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In a February 7 article, The New York Times reported that Pentagon press secretary Geoff Morrell "put the number at 61" of former Guantánamo detainees who have "returned to the fight." But the article did not note that Morrell has previously stated that there are only 18 detainees confirmed to have "returned to the fight," with another 43 suspected of having done so. Nor did the Times indicate whether Morrell has stated that DOD has subsequently confirmed that more than 18 detainees have "returned to the fight."
A Washington Post article about Leon Panetta's Senate confirmation hearing as CIA director reported that "Panetta said he would oppose 'extraordinary rendition' " and that Sen. Kit Bond "noted that the Clinton administration had ordered dozens of renditions." However, the article did not note Panetta's response to Bond, in which Panetta differentiated between "extraordinary renditions" under the Bush administration "where we took a prisoner and sent him to another country for questioning ... that did not meet our test for human values" and renditions in which individuals were returned "to countries of jurisdiction" or "rendered back to this country for purposes of trial."
The Politico falsely reported: "The Pentagon said earlier this month that 61 former Guantanamo inmates, out of the more than 700 who had been held at the facility, have been found to have returned to terrorism." In fact, the Pentagon has acknowledged that its figure of 61 detainees includes 43 former prisoners who are only suspected of, but have not been confirmed as having "returned to terrorism." Moreover, even the Pentagon's claim that it has confirmed that 18 former Guantánamo detainees have "return[ed] to the fight" has been questioned by experts.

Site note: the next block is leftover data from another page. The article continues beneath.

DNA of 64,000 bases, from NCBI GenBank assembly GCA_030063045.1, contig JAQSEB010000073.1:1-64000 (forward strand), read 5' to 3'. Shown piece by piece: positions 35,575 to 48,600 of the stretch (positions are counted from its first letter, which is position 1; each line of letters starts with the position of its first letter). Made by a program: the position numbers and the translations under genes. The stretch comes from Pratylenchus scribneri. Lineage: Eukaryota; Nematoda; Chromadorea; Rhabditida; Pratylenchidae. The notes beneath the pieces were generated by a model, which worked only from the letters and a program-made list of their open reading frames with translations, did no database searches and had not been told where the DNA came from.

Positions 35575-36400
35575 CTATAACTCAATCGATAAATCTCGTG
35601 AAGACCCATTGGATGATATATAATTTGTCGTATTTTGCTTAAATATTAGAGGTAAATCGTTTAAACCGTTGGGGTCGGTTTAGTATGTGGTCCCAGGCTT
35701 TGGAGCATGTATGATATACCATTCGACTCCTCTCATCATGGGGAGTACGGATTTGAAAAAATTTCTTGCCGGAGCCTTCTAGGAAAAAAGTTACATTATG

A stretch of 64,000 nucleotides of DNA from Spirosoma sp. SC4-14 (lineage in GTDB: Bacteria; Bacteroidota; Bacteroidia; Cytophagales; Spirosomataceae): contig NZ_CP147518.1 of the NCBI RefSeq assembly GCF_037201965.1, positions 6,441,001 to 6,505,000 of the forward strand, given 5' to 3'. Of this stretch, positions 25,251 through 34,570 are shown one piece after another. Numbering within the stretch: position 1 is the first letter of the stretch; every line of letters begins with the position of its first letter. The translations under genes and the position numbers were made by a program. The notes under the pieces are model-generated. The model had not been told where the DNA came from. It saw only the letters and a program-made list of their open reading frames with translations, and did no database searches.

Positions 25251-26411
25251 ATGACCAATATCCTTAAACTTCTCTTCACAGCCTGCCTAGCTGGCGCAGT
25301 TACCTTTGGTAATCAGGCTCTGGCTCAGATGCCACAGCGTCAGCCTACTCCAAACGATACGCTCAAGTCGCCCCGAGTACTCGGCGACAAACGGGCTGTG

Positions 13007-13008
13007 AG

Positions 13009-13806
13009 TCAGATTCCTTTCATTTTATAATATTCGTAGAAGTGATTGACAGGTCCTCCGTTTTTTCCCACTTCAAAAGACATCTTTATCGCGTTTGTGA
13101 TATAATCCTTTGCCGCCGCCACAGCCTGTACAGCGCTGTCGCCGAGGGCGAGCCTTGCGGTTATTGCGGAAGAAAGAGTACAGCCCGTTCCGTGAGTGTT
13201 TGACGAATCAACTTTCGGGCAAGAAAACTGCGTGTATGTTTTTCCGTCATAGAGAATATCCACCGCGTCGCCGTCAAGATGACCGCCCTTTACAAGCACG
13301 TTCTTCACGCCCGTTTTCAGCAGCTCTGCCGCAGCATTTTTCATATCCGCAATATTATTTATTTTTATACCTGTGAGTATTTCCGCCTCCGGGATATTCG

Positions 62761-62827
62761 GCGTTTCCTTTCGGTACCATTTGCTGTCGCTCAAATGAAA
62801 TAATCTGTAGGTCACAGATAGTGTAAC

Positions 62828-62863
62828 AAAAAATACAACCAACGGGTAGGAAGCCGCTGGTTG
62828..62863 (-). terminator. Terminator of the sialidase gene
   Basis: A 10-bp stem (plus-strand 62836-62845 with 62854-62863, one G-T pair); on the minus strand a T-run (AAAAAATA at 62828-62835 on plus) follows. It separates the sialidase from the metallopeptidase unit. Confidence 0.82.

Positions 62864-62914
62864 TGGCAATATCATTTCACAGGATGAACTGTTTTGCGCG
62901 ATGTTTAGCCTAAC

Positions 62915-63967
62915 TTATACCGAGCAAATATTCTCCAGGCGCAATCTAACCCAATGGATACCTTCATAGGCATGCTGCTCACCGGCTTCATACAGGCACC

In recent days, several media figures, including MSNBC's Mika Brzezinski and CNN's Tom Foreman and Campbell Brown, have either uncritically reported or echoed Dick Cheney's assertion that the Bush administration's anti-terrorism policies have kept the United States safe. These media figures did not note that a 2008 GAO report found that the U.S. "has not met its national security goals to destroy terrorist threats and close the safe haven" in Pakistan, or that many CIA analysts reportedly believe Al Qaeda leaders have declined to attack the U.S. again for strategic reasons, not due to the Bush administration's counterterrorism policies.
On CNN's State of the Union, John King cited a Los Angeles Times article that, according to King, stated that President Obama "has signed executive orders to continue the controversial CIA practice of rendition -- essentially scooping up suspected terrorists around the world, sometimes taking them to secret prisons." But King left out key facts from the Times article, including that the "secret prisons" to which he referred could be used "only to hold people on a short-term, transitory basis," and that in his executive order, Obama created a task force to ensure that renditions "do not result in the transfer of individuals to other nations to face torture."